A healthy pond should be relatively bubble-free. If you have some bubbles forming on the surface of your pond, this is typically caused by a build-up of dissolved organic compounds. Several things can cause this build-up of organics in the pond.
The most common cause is overfeeding your koi. But what if that isn’t the case? The next step is to look at your filtration.
Foaming can occur in the early spring if the beneficial bacteria in your filter have not had a chance to recover from the cold winter water. Try cutting back on feeding for a while to see if the filter can catch up.
However, if it is mid-summer and you are still having issues, your filter may be too small to handle your current fish load. Consider either reducing the number of fish in your pond or moving up to a larger filter.
If suddenly over a one or two day period you get foam on the pond surface, it may be that your koi are spawning. Look carefully at the sides of the pond. If your koi have spawned, you will likely see hundreds, if not thousands, of tiny eggs attached to the pond’s sides. If this is the case, you will need to carefully check the pond’s water quality over the next two weeks.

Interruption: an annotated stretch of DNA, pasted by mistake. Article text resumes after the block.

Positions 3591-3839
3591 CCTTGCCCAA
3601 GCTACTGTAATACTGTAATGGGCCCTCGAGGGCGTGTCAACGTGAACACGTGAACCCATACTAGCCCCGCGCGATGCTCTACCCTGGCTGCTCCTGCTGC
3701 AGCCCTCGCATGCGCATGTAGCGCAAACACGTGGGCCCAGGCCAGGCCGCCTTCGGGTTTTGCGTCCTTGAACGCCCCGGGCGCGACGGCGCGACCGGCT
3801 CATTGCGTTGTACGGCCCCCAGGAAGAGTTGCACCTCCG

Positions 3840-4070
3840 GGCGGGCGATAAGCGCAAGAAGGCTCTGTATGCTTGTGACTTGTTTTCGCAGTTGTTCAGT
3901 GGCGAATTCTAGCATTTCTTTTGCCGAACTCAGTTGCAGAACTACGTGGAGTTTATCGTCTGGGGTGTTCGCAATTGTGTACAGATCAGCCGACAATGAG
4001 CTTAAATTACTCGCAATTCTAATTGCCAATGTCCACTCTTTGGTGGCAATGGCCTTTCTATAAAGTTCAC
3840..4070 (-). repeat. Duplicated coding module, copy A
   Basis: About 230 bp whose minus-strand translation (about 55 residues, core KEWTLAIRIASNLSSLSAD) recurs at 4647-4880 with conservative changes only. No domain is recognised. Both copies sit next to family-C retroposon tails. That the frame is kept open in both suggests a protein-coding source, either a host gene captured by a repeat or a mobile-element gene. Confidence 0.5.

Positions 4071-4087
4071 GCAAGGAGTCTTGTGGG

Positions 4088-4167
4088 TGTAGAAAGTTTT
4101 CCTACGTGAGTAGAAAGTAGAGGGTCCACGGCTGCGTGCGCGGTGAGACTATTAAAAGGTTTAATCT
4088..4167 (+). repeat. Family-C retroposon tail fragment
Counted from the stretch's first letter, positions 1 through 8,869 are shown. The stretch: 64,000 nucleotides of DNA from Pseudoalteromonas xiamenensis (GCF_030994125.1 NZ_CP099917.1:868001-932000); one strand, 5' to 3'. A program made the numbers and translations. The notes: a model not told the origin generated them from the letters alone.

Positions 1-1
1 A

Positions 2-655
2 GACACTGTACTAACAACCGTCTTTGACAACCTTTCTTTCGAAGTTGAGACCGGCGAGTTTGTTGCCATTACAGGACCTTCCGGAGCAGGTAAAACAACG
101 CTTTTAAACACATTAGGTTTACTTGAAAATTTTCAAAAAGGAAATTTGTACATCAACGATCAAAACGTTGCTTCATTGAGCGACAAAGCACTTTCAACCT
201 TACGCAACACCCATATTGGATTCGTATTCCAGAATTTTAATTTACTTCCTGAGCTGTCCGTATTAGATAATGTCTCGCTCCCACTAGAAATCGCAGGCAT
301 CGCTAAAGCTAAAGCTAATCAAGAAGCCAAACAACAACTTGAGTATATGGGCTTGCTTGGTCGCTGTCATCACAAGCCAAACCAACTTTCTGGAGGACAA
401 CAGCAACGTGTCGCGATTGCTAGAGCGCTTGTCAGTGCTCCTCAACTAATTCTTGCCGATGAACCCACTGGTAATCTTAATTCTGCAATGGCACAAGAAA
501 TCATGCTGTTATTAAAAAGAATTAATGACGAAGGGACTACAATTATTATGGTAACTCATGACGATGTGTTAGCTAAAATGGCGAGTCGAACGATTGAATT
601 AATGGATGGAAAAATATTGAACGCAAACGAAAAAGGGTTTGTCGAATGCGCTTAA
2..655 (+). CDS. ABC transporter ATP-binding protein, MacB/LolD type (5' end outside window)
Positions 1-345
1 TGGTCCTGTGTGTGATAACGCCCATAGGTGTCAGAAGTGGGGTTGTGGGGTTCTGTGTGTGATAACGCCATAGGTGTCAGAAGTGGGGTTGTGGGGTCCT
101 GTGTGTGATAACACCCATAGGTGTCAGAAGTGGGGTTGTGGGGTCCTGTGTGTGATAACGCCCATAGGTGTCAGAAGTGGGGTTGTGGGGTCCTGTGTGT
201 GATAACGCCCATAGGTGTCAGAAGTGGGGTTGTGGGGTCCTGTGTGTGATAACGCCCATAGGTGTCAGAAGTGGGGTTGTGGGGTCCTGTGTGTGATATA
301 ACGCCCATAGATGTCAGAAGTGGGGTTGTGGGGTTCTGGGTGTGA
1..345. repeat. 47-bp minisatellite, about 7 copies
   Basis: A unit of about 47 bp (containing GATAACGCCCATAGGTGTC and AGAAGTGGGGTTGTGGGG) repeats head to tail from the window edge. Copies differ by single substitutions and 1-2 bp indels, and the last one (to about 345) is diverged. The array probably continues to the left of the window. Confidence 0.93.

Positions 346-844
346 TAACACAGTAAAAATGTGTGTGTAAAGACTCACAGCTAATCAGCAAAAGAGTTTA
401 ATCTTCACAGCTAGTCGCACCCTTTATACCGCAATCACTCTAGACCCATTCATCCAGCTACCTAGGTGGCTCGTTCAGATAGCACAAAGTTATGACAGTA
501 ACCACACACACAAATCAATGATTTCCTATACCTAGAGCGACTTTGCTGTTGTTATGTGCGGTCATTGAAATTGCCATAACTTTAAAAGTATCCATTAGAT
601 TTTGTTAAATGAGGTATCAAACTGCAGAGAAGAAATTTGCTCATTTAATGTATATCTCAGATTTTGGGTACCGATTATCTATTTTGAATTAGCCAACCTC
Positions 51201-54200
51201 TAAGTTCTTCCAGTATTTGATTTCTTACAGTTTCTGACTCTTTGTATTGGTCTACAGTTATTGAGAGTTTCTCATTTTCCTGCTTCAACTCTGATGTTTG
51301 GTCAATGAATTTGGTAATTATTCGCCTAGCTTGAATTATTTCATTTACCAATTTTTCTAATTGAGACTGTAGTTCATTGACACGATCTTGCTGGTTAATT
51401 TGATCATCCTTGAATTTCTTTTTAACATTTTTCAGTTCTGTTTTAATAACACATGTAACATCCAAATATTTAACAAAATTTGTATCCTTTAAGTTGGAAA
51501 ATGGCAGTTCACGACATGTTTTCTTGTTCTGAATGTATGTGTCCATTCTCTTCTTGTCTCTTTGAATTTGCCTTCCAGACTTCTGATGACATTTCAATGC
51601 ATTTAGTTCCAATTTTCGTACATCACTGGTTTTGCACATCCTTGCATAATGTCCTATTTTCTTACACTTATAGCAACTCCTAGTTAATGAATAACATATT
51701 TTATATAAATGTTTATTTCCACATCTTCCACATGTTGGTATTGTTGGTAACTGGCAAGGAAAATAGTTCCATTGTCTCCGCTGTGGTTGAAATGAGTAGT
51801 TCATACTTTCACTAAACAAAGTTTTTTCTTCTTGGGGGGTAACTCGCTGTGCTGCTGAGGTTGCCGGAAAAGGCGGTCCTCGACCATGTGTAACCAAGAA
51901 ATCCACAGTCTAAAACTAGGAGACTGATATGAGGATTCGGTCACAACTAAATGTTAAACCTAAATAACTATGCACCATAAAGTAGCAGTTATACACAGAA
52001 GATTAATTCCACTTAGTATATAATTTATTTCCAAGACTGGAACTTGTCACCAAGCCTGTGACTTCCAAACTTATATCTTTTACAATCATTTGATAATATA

When larger koi spawn, they release a considerable amount of organics into the pond and filter system. Most filter bacteria are not prepared to cope with this extra load. You may get a spike in ammonia and nitrite levels. It is best to clean your filter as soon as possible to remove much of this organic load. If you hope to get some new koi from this spawn, you will likely have enough eggs in the pond to have some survivors. If you don’t clean your ﬁlter, please be mindful that your water quality may degrade to the point of endangering all of your koi.
Want clear water all the time? Your filter may not be up to the task! Consider upgrading your filter system. You may also need water treatments!